Adaptive control systems can adjust in real time to changing parameters. A common example can be seen with traffic lights. Historically, traffic lights operated on fixed timers programmed by officials who used studies of traffic patterns to determine optimal timing. This created bottlenecks and other problems as traffic patterns shifted over the course of time. When a traffic light uses adaptive control, a computer tracks the traffic in real time and determines the timing of the lights to keep traffic moving optimally.
Such systems have widespread applications in the management of a variety of processes where parameters may change, sometimes in unpredictable ways. Aircraft, for example, can utilize adaptive control systems as part of an autopilot program to adjust both to predictable variables, like reductions in weight as the plane burns fuel, and unexpected events like turbulence. Manufacturing processes can also involve changing parameters on the production floor, as can control systems used for scientific experiments and research application.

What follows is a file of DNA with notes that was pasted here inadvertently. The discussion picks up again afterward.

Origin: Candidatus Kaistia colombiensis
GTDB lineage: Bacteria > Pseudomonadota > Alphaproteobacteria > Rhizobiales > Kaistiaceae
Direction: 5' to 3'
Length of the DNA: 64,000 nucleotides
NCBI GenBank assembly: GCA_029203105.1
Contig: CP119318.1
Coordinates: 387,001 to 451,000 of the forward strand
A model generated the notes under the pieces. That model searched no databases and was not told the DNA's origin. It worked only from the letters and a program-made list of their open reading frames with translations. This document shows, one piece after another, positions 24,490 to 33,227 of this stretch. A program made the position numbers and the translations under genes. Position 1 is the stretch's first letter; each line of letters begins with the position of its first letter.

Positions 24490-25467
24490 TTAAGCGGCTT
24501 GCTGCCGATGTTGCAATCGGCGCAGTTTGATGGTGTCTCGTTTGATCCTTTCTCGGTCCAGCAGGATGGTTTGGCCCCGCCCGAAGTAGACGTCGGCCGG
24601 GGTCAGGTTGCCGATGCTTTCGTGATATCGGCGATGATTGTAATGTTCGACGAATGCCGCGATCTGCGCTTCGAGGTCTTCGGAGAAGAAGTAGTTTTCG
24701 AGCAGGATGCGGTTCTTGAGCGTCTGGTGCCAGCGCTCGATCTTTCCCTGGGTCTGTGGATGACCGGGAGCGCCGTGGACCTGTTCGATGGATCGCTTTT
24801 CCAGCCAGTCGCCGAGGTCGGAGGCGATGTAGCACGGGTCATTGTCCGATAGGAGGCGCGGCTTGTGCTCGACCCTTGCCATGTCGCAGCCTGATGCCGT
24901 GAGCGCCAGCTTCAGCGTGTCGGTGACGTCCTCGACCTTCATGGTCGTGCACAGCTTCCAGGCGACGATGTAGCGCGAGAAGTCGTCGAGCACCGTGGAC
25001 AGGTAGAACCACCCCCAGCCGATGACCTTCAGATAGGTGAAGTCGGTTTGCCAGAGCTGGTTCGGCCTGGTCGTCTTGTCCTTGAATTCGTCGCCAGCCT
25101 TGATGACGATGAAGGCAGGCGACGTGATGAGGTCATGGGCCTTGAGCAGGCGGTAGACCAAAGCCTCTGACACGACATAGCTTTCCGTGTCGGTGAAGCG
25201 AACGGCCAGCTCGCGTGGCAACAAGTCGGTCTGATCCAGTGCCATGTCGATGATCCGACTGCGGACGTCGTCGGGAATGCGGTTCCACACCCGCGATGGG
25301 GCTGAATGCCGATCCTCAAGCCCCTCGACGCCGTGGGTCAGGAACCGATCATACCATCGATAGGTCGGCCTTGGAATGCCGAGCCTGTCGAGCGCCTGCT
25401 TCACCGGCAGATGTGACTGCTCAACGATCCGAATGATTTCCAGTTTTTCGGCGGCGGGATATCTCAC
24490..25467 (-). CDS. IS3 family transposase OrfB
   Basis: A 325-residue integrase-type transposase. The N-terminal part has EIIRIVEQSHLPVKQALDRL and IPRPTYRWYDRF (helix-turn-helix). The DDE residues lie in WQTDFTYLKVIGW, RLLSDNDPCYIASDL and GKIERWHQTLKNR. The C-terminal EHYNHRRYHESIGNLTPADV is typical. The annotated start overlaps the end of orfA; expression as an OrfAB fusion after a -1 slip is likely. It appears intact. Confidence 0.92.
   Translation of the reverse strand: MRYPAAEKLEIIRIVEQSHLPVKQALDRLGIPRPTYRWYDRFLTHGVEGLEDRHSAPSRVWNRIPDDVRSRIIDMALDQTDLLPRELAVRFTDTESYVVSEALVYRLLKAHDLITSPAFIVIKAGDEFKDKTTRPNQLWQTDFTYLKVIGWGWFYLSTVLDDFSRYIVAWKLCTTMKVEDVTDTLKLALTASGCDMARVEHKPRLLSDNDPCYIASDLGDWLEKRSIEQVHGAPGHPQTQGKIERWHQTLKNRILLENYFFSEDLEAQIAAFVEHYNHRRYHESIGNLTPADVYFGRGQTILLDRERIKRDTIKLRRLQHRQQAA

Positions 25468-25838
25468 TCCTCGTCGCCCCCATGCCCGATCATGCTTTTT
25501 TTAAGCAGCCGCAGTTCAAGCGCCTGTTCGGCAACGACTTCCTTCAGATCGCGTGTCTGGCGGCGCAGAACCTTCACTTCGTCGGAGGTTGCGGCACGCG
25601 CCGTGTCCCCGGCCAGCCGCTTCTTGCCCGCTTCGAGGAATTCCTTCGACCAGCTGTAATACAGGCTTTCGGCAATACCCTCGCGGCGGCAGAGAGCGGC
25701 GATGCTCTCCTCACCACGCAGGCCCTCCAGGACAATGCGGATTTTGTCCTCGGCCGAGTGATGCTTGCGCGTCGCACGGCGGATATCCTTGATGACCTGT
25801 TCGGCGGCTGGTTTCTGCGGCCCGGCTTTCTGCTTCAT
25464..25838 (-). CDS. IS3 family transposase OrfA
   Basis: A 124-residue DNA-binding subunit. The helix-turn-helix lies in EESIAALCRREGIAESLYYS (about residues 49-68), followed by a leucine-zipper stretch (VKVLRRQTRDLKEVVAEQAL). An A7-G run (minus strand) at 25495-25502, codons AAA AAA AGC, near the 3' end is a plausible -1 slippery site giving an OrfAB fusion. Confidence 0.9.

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This varies from a fixed control system where a programmer needs to be knowledgeable about the system and the parameters that might be encountered. Programmers have to predict a variety of possible outcomes and structure them into the program so it can respond. By contrast, adaptive control systems don't need to be programmed with instructions for different situations, because they can read and respond to them independently. This also allows them to deal with a far wider scope of problems, because any number of changing variables can be addressed.
Using adaptive control systems can allow for more efficiency, which results in cost savings in the long term. In manufacturing, for instance, programs don’t have to be bounded to compensate for the worst case scenario. If a problem develops in production, the adaptive control system can compensate for the issue. Thus, production lines aren’t slowed by programming limitations. Likewise, drivers may not sit in a turning lane for 15 minutes in the middle of the night, waiting for a timer to change.
Advances in computing have led to significant improvements in adaptive control systems. New designs are more intuitive and capable of more complex tasks than their predecessors. Testing also allows researchers to identify weak points and areas of needed improvement so they can build the next generation of systems to make them more reliable. Costs also drop with each iteration, making it possible to integrate the technology into more products and settings.